There’s a limit to how much you can force this conversation on your mother, which I think you realize. She’s dealing with chronic pain and immobility and a very ill partner, so she may feel like she doesn’t have the resources to think about your father’s death right now. It’s good that you and your father are setting aside the time to prepare for the worst, and to whatever extent you’re able to facilitate a smooth transfer of financial and logistical responsibilities without involving your mother directly, you should continue to act on her behalf. It might help, if she seems deeply distressed, to ask if there’s anything else she needs right now to help her manage her pain or get help taking care of the house. It may also help to offer her the chance to be part of this conversation without trying to force her into anything; say, if you and your dad set aside an afternoon to meet with a lawyer and estate planner to go over his will and end-of-life wishes, you can tell your mother about it in advance, ask her to join you if she’s able, but ultimately leave it up to her. You can stress that you’re not giving up: “We all hope that Dad is able to recover, but we want to be prepared for everything, including the worst.” But if she can’t or won’t participate, you shouldn’t push her.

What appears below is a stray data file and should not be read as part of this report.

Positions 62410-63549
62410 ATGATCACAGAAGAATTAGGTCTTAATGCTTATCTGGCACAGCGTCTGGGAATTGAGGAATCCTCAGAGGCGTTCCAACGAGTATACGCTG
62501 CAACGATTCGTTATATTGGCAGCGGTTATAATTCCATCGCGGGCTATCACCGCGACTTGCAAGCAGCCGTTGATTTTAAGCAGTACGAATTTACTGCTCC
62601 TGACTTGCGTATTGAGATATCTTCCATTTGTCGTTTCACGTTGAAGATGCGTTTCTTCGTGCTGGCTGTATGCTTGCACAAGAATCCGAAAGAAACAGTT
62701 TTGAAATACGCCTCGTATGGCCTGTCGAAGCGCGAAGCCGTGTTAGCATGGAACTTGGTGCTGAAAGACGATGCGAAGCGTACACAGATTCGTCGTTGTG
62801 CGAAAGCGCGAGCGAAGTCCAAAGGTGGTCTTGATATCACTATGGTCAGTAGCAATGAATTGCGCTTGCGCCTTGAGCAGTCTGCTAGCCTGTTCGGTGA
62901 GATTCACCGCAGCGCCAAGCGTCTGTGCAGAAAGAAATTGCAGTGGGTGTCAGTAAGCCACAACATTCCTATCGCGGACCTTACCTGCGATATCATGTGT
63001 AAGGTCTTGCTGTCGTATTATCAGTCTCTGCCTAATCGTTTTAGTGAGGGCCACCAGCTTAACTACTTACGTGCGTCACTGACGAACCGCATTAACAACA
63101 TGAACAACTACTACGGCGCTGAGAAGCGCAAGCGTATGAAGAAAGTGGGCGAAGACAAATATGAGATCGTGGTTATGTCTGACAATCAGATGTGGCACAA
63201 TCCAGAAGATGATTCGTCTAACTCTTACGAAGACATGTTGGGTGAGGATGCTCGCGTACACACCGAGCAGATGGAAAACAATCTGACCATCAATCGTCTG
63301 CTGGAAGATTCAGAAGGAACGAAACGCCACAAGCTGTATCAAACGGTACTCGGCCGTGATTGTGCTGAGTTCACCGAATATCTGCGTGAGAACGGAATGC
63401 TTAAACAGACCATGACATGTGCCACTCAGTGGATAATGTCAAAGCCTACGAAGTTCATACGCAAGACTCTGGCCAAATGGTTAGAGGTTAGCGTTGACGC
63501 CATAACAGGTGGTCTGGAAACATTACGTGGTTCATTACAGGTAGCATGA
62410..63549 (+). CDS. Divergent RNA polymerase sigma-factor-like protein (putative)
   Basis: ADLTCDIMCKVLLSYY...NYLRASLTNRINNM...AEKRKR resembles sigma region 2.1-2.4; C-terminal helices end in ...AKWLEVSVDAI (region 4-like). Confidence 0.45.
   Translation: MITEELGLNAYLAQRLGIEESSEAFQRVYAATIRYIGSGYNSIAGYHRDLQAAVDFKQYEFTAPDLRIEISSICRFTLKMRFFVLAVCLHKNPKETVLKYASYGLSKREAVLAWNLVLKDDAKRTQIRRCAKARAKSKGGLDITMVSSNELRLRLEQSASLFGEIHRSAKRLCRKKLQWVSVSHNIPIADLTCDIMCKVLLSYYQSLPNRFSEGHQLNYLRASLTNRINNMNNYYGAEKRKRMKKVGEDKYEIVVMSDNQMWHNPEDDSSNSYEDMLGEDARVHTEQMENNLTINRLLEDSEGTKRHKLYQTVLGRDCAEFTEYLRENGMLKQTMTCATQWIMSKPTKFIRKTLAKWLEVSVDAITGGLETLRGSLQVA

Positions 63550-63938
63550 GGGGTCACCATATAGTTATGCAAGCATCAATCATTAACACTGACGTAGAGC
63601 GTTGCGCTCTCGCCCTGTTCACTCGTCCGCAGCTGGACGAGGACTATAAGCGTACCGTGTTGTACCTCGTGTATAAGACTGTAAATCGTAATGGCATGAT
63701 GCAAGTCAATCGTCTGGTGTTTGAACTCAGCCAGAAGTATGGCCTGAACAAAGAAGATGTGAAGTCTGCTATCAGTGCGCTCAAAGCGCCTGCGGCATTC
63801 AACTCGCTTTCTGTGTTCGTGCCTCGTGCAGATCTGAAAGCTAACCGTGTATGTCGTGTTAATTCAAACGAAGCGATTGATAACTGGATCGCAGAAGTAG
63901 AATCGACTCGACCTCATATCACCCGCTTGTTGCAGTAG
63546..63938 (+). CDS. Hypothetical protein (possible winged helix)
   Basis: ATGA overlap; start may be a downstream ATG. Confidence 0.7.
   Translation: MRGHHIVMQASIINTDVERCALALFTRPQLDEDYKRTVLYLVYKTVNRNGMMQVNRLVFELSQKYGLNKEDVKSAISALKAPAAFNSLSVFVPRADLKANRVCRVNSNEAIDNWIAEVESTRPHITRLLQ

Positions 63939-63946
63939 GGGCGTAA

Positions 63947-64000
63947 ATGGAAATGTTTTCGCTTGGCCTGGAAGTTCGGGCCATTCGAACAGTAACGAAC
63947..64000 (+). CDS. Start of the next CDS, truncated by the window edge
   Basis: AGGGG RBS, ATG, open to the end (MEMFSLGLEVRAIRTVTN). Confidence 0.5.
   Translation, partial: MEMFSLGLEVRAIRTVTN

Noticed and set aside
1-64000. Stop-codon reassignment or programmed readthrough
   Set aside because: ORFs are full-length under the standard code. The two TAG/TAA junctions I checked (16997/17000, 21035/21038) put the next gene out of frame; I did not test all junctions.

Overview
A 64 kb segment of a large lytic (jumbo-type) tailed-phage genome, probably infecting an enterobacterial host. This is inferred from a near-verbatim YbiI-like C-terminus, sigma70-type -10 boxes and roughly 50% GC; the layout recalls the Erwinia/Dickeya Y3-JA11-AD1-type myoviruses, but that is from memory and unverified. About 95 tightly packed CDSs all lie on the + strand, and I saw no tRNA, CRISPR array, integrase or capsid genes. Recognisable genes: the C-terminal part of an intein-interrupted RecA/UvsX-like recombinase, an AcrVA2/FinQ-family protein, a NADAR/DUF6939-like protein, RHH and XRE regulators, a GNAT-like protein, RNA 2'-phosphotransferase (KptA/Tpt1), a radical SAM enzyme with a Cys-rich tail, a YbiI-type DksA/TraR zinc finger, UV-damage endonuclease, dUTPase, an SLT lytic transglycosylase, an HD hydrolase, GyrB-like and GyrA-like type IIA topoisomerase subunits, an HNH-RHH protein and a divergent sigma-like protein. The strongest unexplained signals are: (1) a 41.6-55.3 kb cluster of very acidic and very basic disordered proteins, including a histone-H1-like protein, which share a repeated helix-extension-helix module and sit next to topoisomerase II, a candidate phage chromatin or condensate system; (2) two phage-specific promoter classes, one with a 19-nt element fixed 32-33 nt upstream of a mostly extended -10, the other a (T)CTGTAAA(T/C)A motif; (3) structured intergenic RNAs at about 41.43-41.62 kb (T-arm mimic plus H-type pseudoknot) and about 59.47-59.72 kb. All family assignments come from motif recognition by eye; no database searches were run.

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After my divorce, I began dating a friend of a friend who happened to be down on his luck—divorce, bankruptcy, unemployment. I let him move in because he was otherwise homeless. When he contributed minimally to expenses, I understood his circumstances. We agreed numerous times that he would contribute more as he got back on his feet. We’ve been together for 10 years now, and he still contributes less than one-third of expenses. I make probably a third more than he does, but his dodging makes me feel used and exploited. His monthly rent is equal to what my 23-year-old niece pays with three roommates! How do I get him to understand that he has an obligation to earn his own livelihood?
I understand why you feel used and exploited—you have been for the past 10 years. That’s not to say your boyfriend may not genuinely like you—he may!—but since the immediate crisis has long passed, it’s clear that financial parity is not a priority for him. Yes, you make more than him, but not so much more that there’s a huge discrepancy in what you’re both able to afford. It’s been 10 years, and you two have talked about this repeatedly, so I don’t think it’s a case of him misunderstanding the situation. It’s just that he’s learned that as long as he occasionally pays lip service to contributing equally, he gets what he wants out of the situation. It’s time to move from talking about it to taking action. Let him know that you’re instituting a rent increase (check your state laws first to find out exactly how much notice you’re required to give him and how much you’re legally allowed to raise the rent in a single year), effective a certain date in the near future, and that he can either increase his contribution or find another place to live. He should understand it pretty well then.